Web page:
With generous support from Bendigo Community Bank, BMCAN’s Wild Mountain Collective, together with Gallery H and Monkey Creek Café, held their annual Encountering the Wild multi-arts event on the edge of the spectacular Monkey Creek escarpment between Bell and Lithgow, on Saturday 30 November.
Peter Carroll, Chair of the Bendigo Sponsorship Committee: The Board of Katoomba and Upper Blue Mountains Bendigo Community Bank appreciates the communication and intellectual benefits your event will bring to our community with its focus on indigenous knowledge systems and considerations of the impact of climate change, and in addition promoting local artists and musicians and inspiring communal spirit and connectedness on the many issues that face us.”
The reverberating sounds of 25 Rhythmstix Drummers from Blackheath opened the event in the Gallery H Basement, surrounded by sculptures by Henryk Topolnicki, Philip Hay, Scott Leonard, Ludwig Micek, Mark Hayens and Philip Spark. Along the wall were paintings by Rick Slaven, Leanne Tobin, Darug artist and winner of the acquisitive Liverpool City Council’s Mayor’s Choice Award at the 28th Annual Mil-Pra AECG Exhibition Casula Powerhouse, Papua New Guinea artist, Manfred Wkeng, and a collaborative work with Leanne Tobin, Leanne Watson and Chris Tobin. Upstairs visitors to Encountering the Wild explored the rich variety of exhibits in Gallery H, including a new exhibition of gorgeous jewellery from Sondi and her students of Sondi Studio.
A highlight of the event was a community conversation with Darug educator and artist, Leanne Tobin, and anthropologist Inge Riebe, facilitated by Wild Mountain Collective co-ordinator, Barbara Lepani.
Barbara Lepani: The Wild Mountain Collective is inspired by the way in which the 65,000+ year Songlines that crisscross Australia deeply embedded a profound eco-consciousness, through art—song, dance, story telling, rock art, sand painting in Aboriginal culture. How, in this age of climate crisis, in the spirit of the Uluru Statement from the Heart, can we embrace this heritage in the role of the arts in our society as core to our national identity?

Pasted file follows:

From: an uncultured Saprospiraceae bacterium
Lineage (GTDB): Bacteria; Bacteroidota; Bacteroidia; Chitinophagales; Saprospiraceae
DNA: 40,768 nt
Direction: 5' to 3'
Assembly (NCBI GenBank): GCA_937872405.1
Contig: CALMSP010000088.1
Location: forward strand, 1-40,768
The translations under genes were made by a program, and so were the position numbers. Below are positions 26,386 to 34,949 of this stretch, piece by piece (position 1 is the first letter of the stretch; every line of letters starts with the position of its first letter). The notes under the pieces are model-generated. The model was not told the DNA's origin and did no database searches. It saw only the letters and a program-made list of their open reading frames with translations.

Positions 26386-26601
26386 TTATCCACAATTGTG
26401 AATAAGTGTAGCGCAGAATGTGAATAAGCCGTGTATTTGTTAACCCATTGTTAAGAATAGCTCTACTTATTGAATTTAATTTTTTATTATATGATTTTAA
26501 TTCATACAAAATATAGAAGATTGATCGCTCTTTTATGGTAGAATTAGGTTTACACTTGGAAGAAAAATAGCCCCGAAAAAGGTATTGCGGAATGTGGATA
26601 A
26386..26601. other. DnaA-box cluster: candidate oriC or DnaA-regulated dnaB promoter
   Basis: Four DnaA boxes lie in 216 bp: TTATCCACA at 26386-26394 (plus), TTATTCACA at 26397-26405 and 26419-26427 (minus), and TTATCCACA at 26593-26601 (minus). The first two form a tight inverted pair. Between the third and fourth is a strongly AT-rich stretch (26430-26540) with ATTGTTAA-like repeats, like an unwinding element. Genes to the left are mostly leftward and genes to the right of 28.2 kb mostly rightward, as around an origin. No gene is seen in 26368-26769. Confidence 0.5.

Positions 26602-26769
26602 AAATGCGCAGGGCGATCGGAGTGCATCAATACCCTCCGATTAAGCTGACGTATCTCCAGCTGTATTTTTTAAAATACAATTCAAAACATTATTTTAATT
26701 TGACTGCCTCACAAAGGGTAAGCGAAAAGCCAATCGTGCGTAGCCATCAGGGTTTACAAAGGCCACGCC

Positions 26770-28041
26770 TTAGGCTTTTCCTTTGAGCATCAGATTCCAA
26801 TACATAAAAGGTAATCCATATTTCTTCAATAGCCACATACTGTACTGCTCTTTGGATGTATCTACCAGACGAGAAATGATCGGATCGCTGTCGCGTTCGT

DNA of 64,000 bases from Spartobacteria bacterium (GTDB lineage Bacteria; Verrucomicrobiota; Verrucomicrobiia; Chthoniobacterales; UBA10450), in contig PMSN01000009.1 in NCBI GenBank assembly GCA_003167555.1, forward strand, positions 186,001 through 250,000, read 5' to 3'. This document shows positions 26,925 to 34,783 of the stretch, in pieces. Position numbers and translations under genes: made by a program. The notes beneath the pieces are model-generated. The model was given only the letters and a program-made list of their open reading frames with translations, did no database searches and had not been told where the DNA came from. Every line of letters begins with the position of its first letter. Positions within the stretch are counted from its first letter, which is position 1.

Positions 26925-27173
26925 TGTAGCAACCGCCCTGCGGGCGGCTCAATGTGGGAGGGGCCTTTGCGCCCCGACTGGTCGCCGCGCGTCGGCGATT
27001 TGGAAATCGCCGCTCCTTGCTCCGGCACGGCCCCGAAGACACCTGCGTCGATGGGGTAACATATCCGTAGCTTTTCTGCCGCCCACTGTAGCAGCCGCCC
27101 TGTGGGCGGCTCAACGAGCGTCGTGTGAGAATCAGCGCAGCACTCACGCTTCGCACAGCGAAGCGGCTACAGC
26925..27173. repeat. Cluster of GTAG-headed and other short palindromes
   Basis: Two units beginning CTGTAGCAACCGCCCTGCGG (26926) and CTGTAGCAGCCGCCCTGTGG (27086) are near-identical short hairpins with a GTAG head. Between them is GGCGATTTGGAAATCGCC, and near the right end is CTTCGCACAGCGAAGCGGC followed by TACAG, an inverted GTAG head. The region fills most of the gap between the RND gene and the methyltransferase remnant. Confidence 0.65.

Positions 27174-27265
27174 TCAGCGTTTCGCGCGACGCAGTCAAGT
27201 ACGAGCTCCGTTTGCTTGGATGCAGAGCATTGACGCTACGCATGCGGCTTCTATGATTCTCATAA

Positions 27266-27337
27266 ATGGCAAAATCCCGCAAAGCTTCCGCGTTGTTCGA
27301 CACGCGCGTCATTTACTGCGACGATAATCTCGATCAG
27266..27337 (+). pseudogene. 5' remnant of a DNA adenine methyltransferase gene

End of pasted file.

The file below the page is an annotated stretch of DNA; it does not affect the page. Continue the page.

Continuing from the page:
Leanne Tobin: I grew ignorant of my Aboriginal heritage, but something took me as a young teacher to work among Aboriginal people in the Northern Territory, where I worked with kids from all walks of life—miners’ kids, mining executives’ kids, government employee’s kids and remote Aboriginal kids who were learning how to write and read English for the first time. An old Aboriginal woman helping at a reading circle told me “you’re not all white” which proved to be a pivotal moment as it was shortly after that a family member contacted me and informed me of my Aboriginal heritage.
Unmitigating circumstances brought me back to Sydney where upon meeting Aunty Pearl Wymarra, she connected with my story. Pearl was working in the Aboriginal Education unit at Western Sydney University and had recently received a Teacher of Excellence Award and with some of the stipend she was able to open a position for me, encouraging me to research my family history further. This led me to explore my connection as a direct descendent of Yaramundi, a Karadji/cleverman and tribal Elder of the Buruburongal people of the Hawkesbury region, a clan group of the Darug nation.
Through an arrangement between Governor Macquarie and Yarramundi, his daughter Maria became the first enrolment at the Parramatta Native Institute, formed by Governor Macquarie at the time. She graduated as one of the few success stories from that place, topping a colonial wide examination. Maria then went on to marry an illiterate English convict, Robert Lock, who was indentured to her as part of a marriage portion promised by the government. Consequently, she became one of the first indigenous landholders in colonial Australia.
My Aboriginal ancestry made sense of something that was always in me and I learned to trust the old ways of ‘seeing’ and ‘hearing’ the world as my understanding of my indigenous cultural heritage deepened. I have learned to ‘listen’ to the natural world around me and look for signs that present themselves to me in the birds, trees and landscape. Understanding my connections to the natural world has gifted me with a deeper language of spirit connection. I have learned how to listen to my country and feel its power and spirit.